Alpha Omega Alpha Honor Medical Society

2011 Research Abstract

Do Antiandrogens Protect Against Pneumoperitoneum-Induced Renal Ischemia during Laparoscopic Surgery?

Investigator: Ingrid Wahjudi, Loma Linda University School of Medicine
Mentor: D. Duane Baldwin, Department of Urology, Loma Linda University School of Medicine

Introduction: Patients undergoing laparoscopic donor nephrectomy (LDN) are at risk for ischemia due to artificial pneumoperitoneum. Both testosterone (T) and dihydrotestosterone (DHT) have been shown to down-regulate the expression of heat-shock proteins (HSPs), which have a protective effect against ischemic damage.

Purpose: to assess if the absence of testosterone prior to laparoscopic surgery prevents ischemic damage during a laparoscopic donor nephrectomy (LDN).

Materials and Methods: The study was a prospective randomized controlled trial where 8 rats were divided into 2 groups. The treatment group (n=4) underwent a bilateral orchiectomy 1 week before undergoing laparoscopic nephrectomy to lower plasma levels of T to castrate levels. The control group (n=4) received a sham orchiectomy 1 week before undergoing laparoscopic nephrectomy. Venous blood samples were drawn and analyzed for creatinine, a hypoxia-induced marker. Blood analysis results were compared between the two groups to determine if there was a correlation between post-operative kidney function (creatinine), T levels, and the patient’s post-operative clinical course.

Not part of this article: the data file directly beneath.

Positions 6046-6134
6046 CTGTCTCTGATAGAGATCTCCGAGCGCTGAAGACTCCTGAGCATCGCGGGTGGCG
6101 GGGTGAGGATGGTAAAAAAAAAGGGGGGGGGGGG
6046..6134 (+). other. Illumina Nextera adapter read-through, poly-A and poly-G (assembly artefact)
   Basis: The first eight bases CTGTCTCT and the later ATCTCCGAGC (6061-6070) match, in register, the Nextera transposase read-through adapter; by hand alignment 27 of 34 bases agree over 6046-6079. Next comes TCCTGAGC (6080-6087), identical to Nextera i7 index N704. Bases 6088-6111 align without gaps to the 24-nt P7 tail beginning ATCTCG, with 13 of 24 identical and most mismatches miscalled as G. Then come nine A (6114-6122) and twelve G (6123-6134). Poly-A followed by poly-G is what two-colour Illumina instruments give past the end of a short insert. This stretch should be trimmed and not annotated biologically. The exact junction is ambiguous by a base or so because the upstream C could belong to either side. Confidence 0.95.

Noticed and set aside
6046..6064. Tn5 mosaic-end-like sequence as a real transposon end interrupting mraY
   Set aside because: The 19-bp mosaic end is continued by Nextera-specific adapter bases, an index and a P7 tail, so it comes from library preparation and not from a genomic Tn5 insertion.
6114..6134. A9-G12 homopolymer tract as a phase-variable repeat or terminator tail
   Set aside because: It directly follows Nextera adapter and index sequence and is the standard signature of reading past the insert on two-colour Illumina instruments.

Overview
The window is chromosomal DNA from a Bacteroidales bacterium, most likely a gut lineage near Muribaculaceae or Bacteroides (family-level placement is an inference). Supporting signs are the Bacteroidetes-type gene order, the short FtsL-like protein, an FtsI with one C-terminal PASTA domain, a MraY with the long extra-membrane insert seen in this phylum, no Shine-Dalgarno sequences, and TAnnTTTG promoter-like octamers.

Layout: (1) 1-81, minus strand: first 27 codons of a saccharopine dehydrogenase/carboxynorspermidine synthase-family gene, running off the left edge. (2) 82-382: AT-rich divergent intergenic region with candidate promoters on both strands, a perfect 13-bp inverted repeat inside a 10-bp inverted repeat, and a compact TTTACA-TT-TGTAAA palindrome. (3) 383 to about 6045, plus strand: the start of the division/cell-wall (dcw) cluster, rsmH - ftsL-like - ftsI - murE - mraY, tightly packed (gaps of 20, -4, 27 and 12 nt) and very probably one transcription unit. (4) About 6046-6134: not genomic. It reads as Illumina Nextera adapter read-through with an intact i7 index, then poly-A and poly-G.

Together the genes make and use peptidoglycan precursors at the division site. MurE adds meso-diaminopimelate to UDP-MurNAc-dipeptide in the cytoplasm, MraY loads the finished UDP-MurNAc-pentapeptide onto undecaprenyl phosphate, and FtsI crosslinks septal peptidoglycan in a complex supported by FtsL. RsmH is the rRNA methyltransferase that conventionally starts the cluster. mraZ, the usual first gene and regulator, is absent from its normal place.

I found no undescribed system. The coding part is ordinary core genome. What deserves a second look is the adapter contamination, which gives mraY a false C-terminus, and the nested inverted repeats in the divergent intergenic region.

Results: Analysis of testosterone and creatinine levels in the experimental and control groups did not show that lower testosterone levels achieved by bilateral orchiectomies resulted in lower creatinine levels.

Conclusions: Reduced testosterone levels did not lower creatinine levels, a marker of renal ischemia caused by peritoneal insufflation. This study will be conducted again with a larger sample size and more sensitive markers because we believe the implications of this study have the potential to shed more light on the role of decreased levels of androgens in minimizing ischemia-related injuries from LDN. Based on these findings, we hope to gain an understanding of the basic science behind ischemia-related injury in the kidney as well as translate these findings into conventional clinical practice for patients undergoing LDN.

Updated on March 1, 2012.

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